I sulked about the World Cup being in Russia for some time. Russia the drug cheats. Russia the racist, homophobe country. Their bid was nowhere near as good as England’s. But I mainly sulked because there was no way I was going to offer my puny body as a sacrifice to the well trained, politically-endorsed hooligans that Russia sent to Marseille in 2016. I was going to have to stay at home and watch the World Cup from my sofa.
Don’t get me wrong, I’m not that fond of many England fans either. I witnessed them in Albufeira during Portugal 2004 and not that many act as national ambassadors. Some do by the way! But having written books on Portugal 2004 and France 2016, I ended up sampling the atmosphere of those tournaments without following England at matches and, for the most part, had a great time. In France I enjoyed the party atmosphere created by the Welsh in Lille. I’m glad they enjoyed it while they could.
I was also sulking (I sulk a lot as a Southampton fan) about England losing to Iceland. Normally the sort of underdog story to warm the heart, it made my non-football fan friends smile. But not me. The book Ronan and I wrote as a guide to Euro 2016 was selling nicely until that game (as English glory beckoned) and then sales fell off a cliff after defeat. In vain did the publisher ship copies to Cardiff and Reykjavik. So there was no way I was going to write another ‘Guide to...’ football tournament book for Russia.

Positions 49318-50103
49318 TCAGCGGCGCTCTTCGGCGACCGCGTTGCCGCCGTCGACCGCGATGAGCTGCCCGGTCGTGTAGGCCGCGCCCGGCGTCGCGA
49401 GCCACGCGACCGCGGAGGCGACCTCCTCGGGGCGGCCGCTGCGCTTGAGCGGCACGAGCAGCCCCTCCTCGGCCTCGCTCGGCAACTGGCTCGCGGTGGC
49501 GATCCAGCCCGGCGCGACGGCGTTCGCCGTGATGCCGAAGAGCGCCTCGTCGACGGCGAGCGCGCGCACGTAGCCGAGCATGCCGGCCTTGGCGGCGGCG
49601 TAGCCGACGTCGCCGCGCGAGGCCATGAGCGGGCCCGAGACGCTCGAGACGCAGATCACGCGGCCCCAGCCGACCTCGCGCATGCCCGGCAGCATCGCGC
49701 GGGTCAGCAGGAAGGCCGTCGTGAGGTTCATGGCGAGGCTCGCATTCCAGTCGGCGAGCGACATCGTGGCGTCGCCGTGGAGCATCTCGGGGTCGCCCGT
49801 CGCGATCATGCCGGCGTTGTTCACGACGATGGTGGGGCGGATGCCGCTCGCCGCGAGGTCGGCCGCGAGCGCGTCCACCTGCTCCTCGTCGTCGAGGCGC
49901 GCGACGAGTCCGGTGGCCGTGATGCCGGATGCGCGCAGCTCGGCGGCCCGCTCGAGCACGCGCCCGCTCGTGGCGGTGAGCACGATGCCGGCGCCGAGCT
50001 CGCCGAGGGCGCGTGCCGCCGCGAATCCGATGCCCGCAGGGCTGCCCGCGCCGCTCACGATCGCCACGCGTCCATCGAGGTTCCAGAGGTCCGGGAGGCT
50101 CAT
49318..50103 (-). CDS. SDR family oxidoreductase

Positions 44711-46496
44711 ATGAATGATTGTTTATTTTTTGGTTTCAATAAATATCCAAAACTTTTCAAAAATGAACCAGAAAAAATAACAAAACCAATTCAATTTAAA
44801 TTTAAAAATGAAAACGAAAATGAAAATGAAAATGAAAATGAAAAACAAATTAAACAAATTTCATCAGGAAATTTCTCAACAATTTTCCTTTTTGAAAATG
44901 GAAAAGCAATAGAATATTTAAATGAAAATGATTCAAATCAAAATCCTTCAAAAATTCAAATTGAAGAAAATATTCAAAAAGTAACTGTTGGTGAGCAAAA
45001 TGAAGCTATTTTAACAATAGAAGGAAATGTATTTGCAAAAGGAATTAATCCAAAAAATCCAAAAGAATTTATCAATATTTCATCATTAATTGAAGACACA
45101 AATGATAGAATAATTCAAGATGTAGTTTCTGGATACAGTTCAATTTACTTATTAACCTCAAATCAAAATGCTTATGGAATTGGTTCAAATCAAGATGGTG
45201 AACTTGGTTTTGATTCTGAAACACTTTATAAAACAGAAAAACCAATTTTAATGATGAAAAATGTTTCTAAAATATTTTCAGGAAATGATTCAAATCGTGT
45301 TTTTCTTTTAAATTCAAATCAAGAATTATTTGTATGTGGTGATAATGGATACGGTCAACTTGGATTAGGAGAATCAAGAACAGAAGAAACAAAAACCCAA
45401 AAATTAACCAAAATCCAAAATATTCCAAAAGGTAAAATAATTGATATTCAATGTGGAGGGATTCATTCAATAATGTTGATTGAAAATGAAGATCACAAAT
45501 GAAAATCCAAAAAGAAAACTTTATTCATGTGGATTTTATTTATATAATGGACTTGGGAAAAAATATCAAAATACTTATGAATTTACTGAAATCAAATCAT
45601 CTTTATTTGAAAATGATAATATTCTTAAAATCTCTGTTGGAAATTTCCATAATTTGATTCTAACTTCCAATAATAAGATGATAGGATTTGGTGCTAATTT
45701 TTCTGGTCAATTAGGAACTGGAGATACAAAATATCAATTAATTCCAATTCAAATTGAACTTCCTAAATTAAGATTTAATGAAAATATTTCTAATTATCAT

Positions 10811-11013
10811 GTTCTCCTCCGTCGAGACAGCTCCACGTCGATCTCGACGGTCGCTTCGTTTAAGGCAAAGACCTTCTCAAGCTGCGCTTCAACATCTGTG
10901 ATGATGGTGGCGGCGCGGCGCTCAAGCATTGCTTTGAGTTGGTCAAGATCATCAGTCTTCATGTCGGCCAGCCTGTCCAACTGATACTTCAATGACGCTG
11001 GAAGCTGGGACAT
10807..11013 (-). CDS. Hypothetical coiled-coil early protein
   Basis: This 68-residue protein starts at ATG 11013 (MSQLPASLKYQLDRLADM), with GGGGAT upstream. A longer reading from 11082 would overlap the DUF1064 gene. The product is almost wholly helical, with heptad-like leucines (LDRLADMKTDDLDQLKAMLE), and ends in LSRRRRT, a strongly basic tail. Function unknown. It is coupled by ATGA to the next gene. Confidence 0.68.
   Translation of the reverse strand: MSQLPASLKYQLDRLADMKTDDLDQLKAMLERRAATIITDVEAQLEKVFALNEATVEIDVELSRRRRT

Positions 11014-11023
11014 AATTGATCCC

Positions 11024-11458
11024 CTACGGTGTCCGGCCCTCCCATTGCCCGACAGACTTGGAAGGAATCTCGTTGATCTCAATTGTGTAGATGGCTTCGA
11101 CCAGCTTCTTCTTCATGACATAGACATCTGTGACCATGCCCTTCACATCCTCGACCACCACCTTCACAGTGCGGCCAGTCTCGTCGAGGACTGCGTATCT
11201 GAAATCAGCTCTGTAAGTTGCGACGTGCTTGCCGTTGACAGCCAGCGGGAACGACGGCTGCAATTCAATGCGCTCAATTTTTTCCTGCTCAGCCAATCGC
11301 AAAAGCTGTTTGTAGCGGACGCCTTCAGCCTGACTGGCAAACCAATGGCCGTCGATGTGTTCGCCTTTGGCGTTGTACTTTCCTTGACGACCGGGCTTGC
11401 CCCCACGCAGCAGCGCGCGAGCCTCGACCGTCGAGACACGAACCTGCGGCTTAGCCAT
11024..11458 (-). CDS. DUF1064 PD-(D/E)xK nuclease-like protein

Then one day I stopped sulking. It happens. And it came to me. There must be others like me, who are still going to watch it on TV. Who can’t help being interested, but are staying at home. If previous guides haven’t been exactly Lonely Planet they’ve attempted a bit of culture, a bit of a sense of what you might expect if you go. But why not write a book that encourages people not to go? Something light in all respects, that fans could pop on the sofa next to them and look at at half-time or in the gaps between matches. Or leave in the toilet for penalty shoot outs?
The real bonus in doing so was another chance to work with Ronan who is genuinely a funny man. So we set ourselves the brief of writing something which tells people about the World Cup in a light-hearted fashion. How teams got there, why others didn’t (including contributions from American and Dutch fans), which players to look out for, the tournament schedule and even a dispassionate look ahead to Qatar 2022 etc.
And we’ve thrown in things to surprise the casual reader. The story of the greatest Russian footballer ever (who nobody has heard of). And compelling evidence that England are as good as Germany. Bizarrely, since high sales will probably only arrive if England reaches at least the semi-final we also found a publisher crazy enough to give it a shot. In short, it was fun to write and stopped me sulking. We think it’ll be fun to read too.